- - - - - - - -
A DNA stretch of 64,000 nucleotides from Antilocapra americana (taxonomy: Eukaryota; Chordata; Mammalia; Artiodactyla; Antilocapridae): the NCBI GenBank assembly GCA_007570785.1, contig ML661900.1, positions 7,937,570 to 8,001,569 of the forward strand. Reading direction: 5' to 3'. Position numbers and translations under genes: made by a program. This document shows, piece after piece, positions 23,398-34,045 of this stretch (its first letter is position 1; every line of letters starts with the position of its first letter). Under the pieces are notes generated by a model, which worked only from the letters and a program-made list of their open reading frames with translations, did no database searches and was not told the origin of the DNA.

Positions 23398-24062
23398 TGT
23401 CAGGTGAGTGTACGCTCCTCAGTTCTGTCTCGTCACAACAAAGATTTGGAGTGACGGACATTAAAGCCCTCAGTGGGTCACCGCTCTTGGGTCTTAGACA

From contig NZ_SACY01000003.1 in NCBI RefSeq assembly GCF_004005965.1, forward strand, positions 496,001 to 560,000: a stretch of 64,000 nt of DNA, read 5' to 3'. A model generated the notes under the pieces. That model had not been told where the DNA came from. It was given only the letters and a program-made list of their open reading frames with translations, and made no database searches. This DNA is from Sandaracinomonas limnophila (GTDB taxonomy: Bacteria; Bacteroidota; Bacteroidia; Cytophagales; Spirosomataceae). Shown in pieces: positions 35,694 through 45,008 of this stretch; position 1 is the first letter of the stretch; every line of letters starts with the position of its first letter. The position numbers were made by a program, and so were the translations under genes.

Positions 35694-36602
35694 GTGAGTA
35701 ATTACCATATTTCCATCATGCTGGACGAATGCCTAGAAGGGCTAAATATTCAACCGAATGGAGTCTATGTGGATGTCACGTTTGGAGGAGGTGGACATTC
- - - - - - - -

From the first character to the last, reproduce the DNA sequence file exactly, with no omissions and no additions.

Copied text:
A DNA stretch of 64,000 nucleotides from Antilocapra americana (taxonomy: Eukaryota; Chordata; Mammalia; Artiodactyla; Antilocapridae): the NCBI GenBank assembly GCA_007570785.1, contig ML661900.1, positions 7,937,570 to 8,001,569 of the forward strand. Reading direction: 5' to 3'. Position numbers and translations under genes: made by a program. This document shows, piece after piece, positions 23,398-34,045 of this stretch (its first letter is position 1; every line of letters starts with the position of its first letter). Under the pieces are notes generated by a model, which worked only from the letters and a program-made list of their open reading frames with translations, did no database searches and was not told the origin of the DNA.

Positions 23398-24062
23398 TGT
23401 CAGGTGAGTGTACGCTCCTCAGTTCTGTCTCGTCACAACAAAGATTTGGAGTGACGGACATTAAAGCCCTCAGTGGGTCACCGCTCTTGGGTCTTAGACA

From contig NZ_SACY01000003.1 in NCBI RefSeq assembly GCF_004005965.1, forward strand, positions 496,001 to 560,000: a stretch of 64,000 nt of DNA, read 5' to 3'. A model generated the notes under the pieces. That model had not been told where the DNA came from. It was given only the letters and a program-made list of their open reading frames with translations, and made no database searches. This DNA is from Sandaracinomonas limnophila (GTDB taxonomy: Bacteria; Bacteroidota; Bacteroidia; Cytophagales; Spirosomataceae). Shown in pieces: positions 35,694 through 45,008 of this stretch; position 1 is the first letter of the stretch; every line of letters starts with the position of its first letter. The position numbers were made by a program, and so were the translations under genes.

Positions 35694-36602
35694 GTGAGTA
35701 ATTACCATATTTCCATCATGCTGGACGAATGCCTAGAAGGGCTAAATATTCAACCGAATGGAGTCTATGTGGATGTCACGTTTGGAGGAGGTGGACATTC